TELECOM Digest OnLine - Sorted: Asia Mostly Back on Line After Earthquake, But Access Still Spotty

Asia Mostly Back on Line After Earthquake, But Access Still Spotty

Mia Shanley, Reuters (
Thu, 28 Dec 2006 21:15:02 -0600

By Mia Shanley

Asia's telecommunications services were partly restored on Thursday
after earthquakes off Taiwan cut undersea cables and knocked millions
of users offline, but with few alternative routes, access was slow and
patchy. Many callers received 'fast busies' or 'no circuits available
now' recordings.

Telephone traffic was back to normal in some parts of Asia but many
operators in North Asia struggled to get up to full speed a day after
business and home users from Seoul to Sydney were hit by one of the
worst tech disruptions in Asia.

Internet access in many countries had also improved by Thursday
although many customers complained of slow connections. A newspaper
cartoon describing the incident showed a man sitting at his computer,
with whiskers growing on his chin, spider webs and the message, 'World
Wide Wait'.

Chunghwa Telecom, Taiwan's top phone company, said it could take up to
three weeks to repair six submarine cables owned by a consortium of
telecoms firms.

Two powerful quakes off Taiwan on Tuesday, one of magnitude 7.1
according to the U.S. Geological Survey, severed the cables.

At least five maintenance ships based in the region are heading for
the waters near southern Taiwan to repair the undersea cables, Hong
Kong's telecoms regulator said.

"In general, it requires about five to seven days to repair the
cables," the regulator said in a statement. "However, due to the
earthquake, the seabed may have been damaged and there may be further
earthquakes that will affect the maintenance work."

The main quake struck off Taiwan's southern coast at 1226 GMT on
Tuesday, killing two people and leading to aftershocks that sparked
chaos on Wednesday. Businesses across the region ground to a halt,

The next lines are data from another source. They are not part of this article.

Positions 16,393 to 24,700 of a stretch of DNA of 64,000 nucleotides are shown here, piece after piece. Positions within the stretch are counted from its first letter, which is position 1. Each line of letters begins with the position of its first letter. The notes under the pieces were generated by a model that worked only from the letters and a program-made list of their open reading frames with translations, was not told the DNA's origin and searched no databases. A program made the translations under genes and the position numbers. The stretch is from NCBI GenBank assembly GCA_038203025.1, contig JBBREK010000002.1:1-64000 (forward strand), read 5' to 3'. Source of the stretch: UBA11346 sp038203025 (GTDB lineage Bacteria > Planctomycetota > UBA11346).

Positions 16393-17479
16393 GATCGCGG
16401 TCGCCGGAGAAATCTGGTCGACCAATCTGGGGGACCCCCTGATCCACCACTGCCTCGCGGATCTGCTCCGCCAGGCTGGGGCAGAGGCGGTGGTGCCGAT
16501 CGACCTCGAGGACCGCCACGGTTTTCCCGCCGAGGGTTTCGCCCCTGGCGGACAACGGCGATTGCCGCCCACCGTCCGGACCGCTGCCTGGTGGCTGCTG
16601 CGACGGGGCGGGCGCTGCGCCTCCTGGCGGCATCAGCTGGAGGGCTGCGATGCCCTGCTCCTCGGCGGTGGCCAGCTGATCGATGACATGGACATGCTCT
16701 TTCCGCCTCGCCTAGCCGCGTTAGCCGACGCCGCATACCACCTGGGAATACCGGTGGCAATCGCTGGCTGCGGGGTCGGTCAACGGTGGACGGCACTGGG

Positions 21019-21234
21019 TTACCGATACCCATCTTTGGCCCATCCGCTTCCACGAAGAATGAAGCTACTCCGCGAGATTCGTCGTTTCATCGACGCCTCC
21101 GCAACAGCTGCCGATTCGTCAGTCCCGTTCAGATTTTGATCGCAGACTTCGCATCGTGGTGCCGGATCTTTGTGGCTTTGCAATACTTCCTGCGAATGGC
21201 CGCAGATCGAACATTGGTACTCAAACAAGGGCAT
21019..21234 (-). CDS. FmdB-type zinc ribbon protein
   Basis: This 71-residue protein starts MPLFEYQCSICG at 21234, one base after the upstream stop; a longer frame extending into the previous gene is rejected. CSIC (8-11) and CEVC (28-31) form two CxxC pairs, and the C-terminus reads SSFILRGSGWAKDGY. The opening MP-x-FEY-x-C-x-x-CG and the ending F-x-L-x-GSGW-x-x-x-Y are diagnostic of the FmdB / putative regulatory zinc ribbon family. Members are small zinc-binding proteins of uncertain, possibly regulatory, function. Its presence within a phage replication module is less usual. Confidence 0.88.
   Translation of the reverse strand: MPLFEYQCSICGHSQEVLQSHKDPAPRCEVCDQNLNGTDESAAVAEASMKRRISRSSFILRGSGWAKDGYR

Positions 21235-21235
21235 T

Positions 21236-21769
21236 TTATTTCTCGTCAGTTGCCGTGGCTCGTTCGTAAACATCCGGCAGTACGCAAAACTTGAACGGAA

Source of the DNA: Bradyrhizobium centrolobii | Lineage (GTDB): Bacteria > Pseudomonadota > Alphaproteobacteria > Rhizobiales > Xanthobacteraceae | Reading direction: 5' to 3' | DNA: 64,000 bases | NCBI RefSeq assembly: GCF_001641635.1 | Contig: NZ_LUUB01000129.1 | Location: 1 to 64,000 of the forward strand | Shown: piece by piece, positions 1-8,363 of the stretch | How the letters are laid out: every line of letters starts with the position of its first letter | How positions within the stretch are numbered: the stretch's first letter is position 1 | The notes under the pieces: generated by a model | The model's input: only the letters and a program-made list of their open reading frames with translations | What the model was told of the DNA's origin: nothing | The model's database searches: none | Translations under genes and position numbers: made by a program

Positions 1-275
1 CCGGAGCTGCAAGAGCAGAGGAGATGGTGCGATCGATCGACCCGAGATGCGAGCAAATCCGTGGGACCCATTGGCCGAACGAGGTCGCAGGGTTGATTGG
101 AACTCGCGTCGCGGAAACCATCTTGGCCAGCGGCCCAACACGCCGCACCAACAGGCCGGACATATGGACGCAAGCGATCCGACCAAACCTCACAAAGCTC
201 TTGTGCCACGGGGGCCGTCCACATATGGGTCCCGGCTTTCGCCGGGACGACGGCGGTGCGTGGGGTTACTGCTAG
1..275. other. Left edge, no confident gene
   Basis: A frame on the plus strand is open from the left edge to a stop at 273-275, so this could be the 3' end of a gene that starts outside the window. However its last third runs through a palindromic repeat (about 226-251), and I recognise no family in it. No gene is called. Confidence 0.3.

although many said it was fortunate that the breakdown happened in the
middle of the quiet holiday period.

"Voice services to the United States, Japan, Canada, China and
Singapore have been restored as of 1 pm (0500 GMT)," an official at
Chunghwa said. However, services to Hong Kong remain seriously
disrupted, with only 27.6 percent functioning, while those to
Southeast Asia were about 50 percent.


Regional operators scrambled to divert traffic through other lines or
via satellite. But the switch to alternative cables put additional
pressure on Asia's networks, causing slow Internet access and problems
dialing abroad.

KDDI Corp., Japan's second-largest telecoms firm, said that while its
international phone services had switched to alternative routes, about
177 of its corporate network lines remained affected, compared with
290 lines on Wednesday.

NTT Communications, a unit of Nippon Telegraph and Telephone Corp.,
said in a statement that 87 percent of its 243 corporate data
transmission lines had recovered by mid-morning while some of its
Internet services continued to be slow.

KT Corp., South Korea's top fixed-line and broadband operator, had
restored most of the telephone services but broadband services for
some clients, including banks and the country's foreign ministry,
remained unavailable.

Local media reported that 36 foreign bank branches in South Korea had
been affected.

Sofyan Djalil, Indonesia's information and communications minister,
told a press conference the government would ease its restrictions on
the use of foreign satellite links after serious disruption to the
nation's Internet service.

"A lot of fiber-optic cables are still broken. This affects the entire
area including Indonesia. The effects are mainly seen in the banking
sector, by users of international ATMs and the internet," he said.

Hong Kong's dominant fixed-line and broadband provider PCCW Ltd. said
it would take days to recover lost capacity but did not provide
further details.


By Thursday afternoon, business across the tech-savvy region appeared
to be suffering from fewer disruptions. Regional stock markets
continued their strong year-end run after a record close on Wall

Several Fortune 500 firms in Singapore, Southeast Asia's financial
center, had been hit by the disruption on Wednesday, with Internet
access completely down or slowing to a crawl.

"It's getting better because more traffic is being diverted to other
cables right now," said a spokesman at StarHub, Singapore's
second-largest telecoms firm.

Singapore Telecommunications, Southeast Asia's top phone company, also
said services were progressively being restored, and that it was
working closely with the submarine cable consortium members.

CAT Telecom, Thailand's Internet regulator and sole controller of the
international gateway, said four of its eight optical networks had
been affected, causing its speed to drop by 70 percent. The problem
was expected to continue for seven to 10 days, a spokeswoman said.

Telekom Malaysia said international call services to countries
including Taiwan, Japan, China, Hong Kong, South Korea and the United
States had been affected but that it was working closely with other
Asian telecoms firms on the repairs.

Copyright 2006 Reuters Limited.

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